New San Francisco Regulation Limits Number of Corporate Rentals Potentially Foreshadowing a Larger Shift Amongst Cities
San Francisco, home to many of the globe’s largest tech corporate headquarters such as Salesforce, Twitter, Square, Redditt, Lyft, Uber, Pinterest, and Dropbox, have called “last-call” on corporate rentals within the city limits.
In a move, the bill’s author, Supervisor Aaron Peskin, said, “engaged the interest of virtually every single registered lobbyist in San Francisco,” San Francisco became the first major city to attempt to curtail the use of residential rental units as ‘corporate hotel rooms.’
According to the San Francisco Business Times, the approved version of the regulation amends the San Francisco’s planning code to create a “new residential use characteristic.”
The City and County of San Francisco Board of Supervisors, Budget and Legislative Analyst Office published a report in late February 2020, defining intermediate length occupancy (ILO) as “furnished and serviced housing units that are available to rent on a temporary basis with rental contracts that are typically for more than 30 days and less than a year.”
Typically, corporate rentals fall under the use characteristic of an ILO.
Beyond the new residential use characteristic, the new San Francisco regulation does the following:
- caps corporate rentals within the city limits at 1,000 (Corporate Housing Professionals of America (CHPA) estimates there are approximately 3,000 units used for corporate housing in S.F.)
- requires annual reporting from an owner or operator
- requires landlords or corporate rental operators to include a disclosure on tenant rights when advertising units as corporate rentals
- permits corporate rentals in building with nine units or less as long as the corporate rentals take up no more than 25 percent of the building’s total units
- prohibits corporate rentals in buildings with more than ten units unless they obtain conditional use authorization
According to Fred Brousseau, director of policy analysis for the Budget and Legislative Analyst’s Office and author of his office’s policy report, “ILOs have been around in San Francisco for many years.” He added, “…some of the companies that offer them have been in business for decades.”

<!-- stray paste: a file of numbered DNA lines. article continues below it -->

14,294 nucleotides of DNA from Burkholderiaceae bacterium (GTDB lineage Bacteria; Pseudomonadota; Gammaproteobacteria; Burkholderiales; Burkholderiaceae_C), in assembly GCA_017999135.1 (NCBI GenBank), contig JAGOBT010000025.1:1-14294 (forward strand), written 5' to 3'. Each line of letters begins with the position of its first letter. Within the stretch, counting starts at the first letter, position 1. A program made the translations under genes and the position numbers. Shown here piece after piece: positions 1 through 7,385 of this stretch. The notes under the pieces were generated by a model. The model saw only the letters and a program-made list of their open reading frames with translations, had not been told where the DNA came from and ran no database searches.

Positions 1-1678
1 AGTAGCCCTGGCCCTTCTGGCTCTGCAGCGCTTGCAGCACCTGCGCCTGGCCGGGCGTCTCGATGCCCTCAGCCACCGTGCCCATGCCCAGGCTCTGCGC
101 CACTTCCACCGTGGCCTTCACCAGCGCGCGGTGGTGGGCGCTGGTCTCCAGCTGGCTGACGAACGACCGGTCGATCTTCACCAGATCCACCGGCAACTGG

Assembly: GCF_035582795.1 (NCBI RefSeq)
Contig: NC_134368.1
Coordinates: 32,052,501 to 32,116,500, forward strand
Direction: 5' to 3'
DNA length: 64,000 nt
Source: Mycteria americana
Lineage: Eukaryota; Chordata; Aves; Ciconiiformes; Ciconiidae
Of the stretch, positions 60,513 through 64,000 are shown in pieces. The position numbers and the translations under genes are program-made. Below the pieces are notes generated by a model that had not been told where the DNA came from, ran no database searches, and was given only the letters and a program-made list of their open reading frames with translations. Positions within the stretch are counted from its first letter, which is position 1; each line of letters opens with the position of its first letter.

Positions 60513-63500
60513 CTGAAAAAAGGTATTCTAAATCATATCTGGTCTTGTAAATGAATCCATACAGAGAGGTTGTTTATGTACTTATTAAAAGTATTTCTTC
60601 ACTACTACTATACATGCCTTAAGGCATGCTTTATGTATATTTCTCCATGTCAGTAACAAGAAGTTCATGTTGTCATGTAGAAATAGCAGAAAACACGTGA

Brousseau report goes on to note, the legacy providers serve not only corporations but various community members in need of temporary housing. The units were using marketed internally within the sector, and via word-of-mouth.
This method worked, until it didn’t, according to San Francisco Supervisor, Peskin.
The Budget and Legislative Analyst’s Office report attempts to outline the potential cause of the problem.
“…There are also a number of newer companies that have entered the marketplace. Many of these companies are distinguished from the older companies by master leasing an inventory of housing units from a building owner, furnishing them, and managing all aspects of marketing, leasing, and servicing them when they are occupied by tenants…
…Most of these newer companies have or are receiving financial support from venture capital as they get started.
“The arrival of VC backing as a permanent fixture in the alternative accommodation capital stack speaks volumes as to the future of the space,” [CEO of Global Corporate Housing Provider.]The City and County of San Francisco Board of Supervisors, Budget and Legislative Analyst Office ILO Report
The report further notes, the VC funding is beginning to catch the attention of landlords of rent-controlled units as they “convert vacated units to ILOs and therefore realize large increases in their earnings” (assuming the rent was the under-market rate before being vacated.) A major red-flag and problem for the city.
Is this a harbinger event or a flash in the pan for a unique city?